I tried this with other (bigger) tables and the optimizer used the PF directly (sequential access).

If I choose the ORDER BY RRN() option the optimizer creates a new access path (CPI4321)

This file has zero deleted records. The optimizer gives a
CPI4328 - Access path of file &n was used by query

And as a reason the code 1 – Record Selection.

Who knows? As stated before, this is not really a problem, just being curios ("inquisitive mind wants to know"?). I think I'll try to drop this on IBM, just for kicks.

Thanks to all,


message: 9
date: Sun, 27 Jul 2008 05:12:57 +0000
from: vhamberg@xxxxxxxxxxx
subject: Re: SQL - RRN() not in order


Someone earlier thought that the optimizer might use an
index if there is a high percentage of deleted records -
the index would not have any entries for the deleted
records and would, therefore, be faster for getting all the
active records.

Now that may have been just a guess but it makes sense -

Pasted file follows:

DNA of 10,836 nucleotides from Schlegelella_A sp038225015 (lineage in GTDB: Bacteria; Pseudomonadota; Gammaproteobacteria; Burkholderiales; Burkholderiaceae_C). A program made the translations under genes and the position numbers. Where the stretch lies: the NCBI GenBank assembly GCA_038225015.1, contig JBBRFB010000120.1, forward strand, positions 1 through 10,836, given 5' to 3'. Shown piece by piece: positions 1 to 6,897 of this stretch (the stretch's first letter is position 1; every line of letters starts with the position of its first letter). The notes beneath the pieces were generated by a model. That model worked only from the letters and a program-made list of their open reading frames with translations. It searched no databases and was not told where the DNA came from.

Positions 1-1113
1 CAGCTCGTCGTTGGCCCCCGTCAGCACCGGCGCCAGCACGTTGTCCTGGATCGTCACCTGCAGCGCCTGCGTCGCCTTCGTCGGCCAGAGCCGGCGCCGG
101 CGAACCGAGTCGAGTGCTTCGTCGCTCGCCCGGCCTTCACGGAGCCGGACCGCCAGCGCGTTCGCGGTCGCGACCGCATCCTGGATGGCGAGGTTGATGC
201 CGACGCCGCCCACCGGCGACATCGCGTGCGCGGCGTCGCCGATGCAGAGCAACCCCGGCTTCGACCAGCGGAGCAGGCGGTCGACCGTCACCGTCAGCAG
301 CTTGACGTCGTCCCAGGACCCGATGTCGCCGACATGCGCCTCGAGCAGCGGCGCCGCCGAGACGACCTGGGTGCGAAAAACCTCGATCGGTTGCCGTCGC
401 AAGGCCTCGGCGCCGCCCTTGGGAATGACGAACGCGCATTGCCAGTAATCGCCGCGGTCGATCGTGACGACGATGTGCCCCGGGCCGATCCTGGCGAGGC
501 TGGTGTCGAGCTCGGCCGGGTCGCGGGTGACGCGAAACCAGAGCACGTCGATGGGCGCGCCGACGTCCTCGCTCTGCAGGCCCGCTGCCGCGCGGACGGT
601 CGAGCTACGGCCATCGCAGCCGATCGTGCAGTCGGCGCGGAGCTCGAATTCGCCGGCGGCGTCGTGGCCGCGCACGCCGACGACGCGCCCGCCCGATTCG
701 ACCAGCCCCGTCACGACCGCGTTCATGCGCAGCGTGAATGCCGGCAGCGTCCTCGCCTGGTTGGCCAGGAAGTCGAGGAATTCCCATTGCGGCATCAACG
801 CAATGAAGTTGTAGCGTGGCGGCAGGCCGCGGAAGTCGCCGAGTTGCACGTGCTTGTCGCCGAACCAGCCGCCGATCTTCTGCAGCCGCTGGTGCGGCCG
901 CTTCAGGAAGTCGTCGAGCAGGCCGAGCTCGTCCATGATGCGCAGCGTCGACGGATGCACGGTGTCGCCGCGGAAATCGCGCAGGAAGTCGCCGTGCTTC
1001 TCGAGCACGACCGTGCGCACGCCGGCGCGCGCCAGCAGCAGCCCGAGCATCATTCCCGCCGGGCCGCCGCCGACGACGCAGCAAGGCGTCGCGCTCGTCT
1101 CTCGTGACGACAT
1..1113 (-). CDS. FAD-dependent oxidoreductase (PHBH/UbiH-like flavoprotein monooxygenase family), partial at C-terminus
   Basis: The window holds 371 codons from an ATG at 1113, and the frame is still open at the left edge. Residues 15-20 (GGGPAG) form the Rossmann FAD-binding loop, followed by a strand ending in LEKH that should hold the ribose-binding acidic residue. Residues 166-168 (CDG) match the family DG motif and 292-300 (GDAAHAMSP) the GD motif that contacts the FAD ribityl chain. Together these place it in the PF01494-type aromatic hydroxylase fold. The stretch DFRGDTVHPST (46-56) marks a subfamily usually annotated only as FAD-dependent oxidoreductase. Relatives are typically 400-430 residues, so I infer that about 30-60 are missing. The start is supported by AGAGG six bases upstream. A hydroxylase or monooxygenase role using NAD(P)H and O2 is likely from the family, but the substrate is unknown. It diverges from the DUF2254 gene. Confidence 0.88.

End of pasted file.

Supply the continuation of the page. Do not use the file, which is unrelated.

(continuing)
did the message that said the index was used give any
further information?


-------------- Original message --------------
From: Luis Rodriguez <luis.rodriguez2@xxxxxxxxx>


I agree (and am very conscious of) with the fact that
the only way to guarantee
a result ordered is with the ORDER BY clause.

That said, what I don't really understand is SQL
using an index for reporting
the RRN(). One would imagine that kind of things would
be better doing a table


Luis Rodriguez

IBM Certified Systems Expert
eServer i5 iSeries Technical Solutions

--- On Sat, 7/26/08, midrange-l-request@xxxxxxxxxxxx


message: 2
date: Sat, 26 Jul 2008 00:13:35 -0400
from: Terrence Enger
subject: Re: SQL - RRN() not in order

Let me remind people--I confess, myself
included--that if
you want
results in a specific order, you must specify
that order
Even selecting from a keyed logical does not
guarantee any

This is hard to remember because it so often
happens that
the system
will choose a strategy which returns rows in the
"right" order by
accident. Sigh!



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